One of the greatest economic and moral issues we face is how to expand health insurance to the 45 million Americans who go without. Churches and other religious bodies have actively worked for universal health care. The Social Creed adopted in 2007 by the National Council of Churches USA calls for the church body to work for "high quality public education for all and universal, affordable and accessible healthcare."
It turns out that John McCain's perscription for health care reform would cause more problems than it would fix. The New York Times reports:
Senator John McCain’s top domestic policy adviser, former Congressional Budget Office director Douglas J. Holtz-Eakin, recently said in a conference call with reporters that Mr. McCain’s health care proposal would “put 25 to 30 million individuals out of the ranks of the uninsured, into the ranks of the insured.” In an article released Tuesday, a panel of prominent health economists concludes that Mr. Holtz-Eakin’s projection is off by, well, 25 to 30 million.
The article, published in the journal Health Affairs, argues that “initially there would be no real change in the number of people covered as a result of the McCain plan.” After a short-term reduction of 1 million in the number of people without coverage, the number of uninsured would increase by 5 million after five years, the authors predict. There are currently 45 million people without insurance, or 15 percent of the population, according to the Census Bureau.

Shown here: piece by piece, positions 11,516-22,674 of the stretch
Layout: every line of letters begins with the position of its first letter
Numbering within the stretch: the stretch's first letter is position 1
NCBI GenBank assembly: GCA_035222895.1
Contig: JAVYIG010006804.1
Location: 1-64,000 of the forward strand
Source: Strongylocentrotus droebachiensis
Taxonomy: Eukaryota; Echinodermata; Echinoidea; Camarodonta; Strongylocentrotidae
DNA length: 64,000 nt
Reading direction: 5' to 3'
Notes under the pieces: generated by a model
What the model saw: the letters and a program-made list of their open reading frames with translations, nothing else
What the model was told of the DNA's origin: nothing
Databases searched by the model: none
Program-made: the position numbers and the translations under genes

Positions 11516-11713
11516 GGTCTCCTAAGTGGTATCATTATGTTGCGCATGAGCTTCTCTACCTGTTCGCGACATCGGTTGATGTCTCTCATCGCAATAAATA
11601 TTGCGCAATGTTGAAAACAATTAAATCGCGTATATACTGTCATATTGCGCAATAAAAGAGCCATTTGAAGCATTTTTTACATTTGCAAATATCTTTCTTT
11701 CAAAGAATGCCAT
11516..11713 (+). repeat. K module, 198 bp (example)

Mr. McCain’s plan is designed to create greater equity between the group and individual insurance markets. He would end the exclusion of employer-provided health benefits from federal income taxes, an advantage not enjoyed by those who buy insurance on their own, and replace it with health care tax credits of $2,500 per individual and $5,000 per family.
That, the McCain campaign asserts, would drive more people into the individual market, fomenting competition, reducing premiums and discouraging consumers from buying more coverage than they need or can afford. The economists wrote that many “people are likely to have far less generous policies than those they have today.”
The NYT further reports that Barack Obama's plan would "reduce the number of uninsured by 18 million in 2009 and by 34 million in 2018, according to the Urban Institute/Brookings Institution report." That would be a huge leap forward - a huge leap forward - but our churches need to keep pressing for full coverage.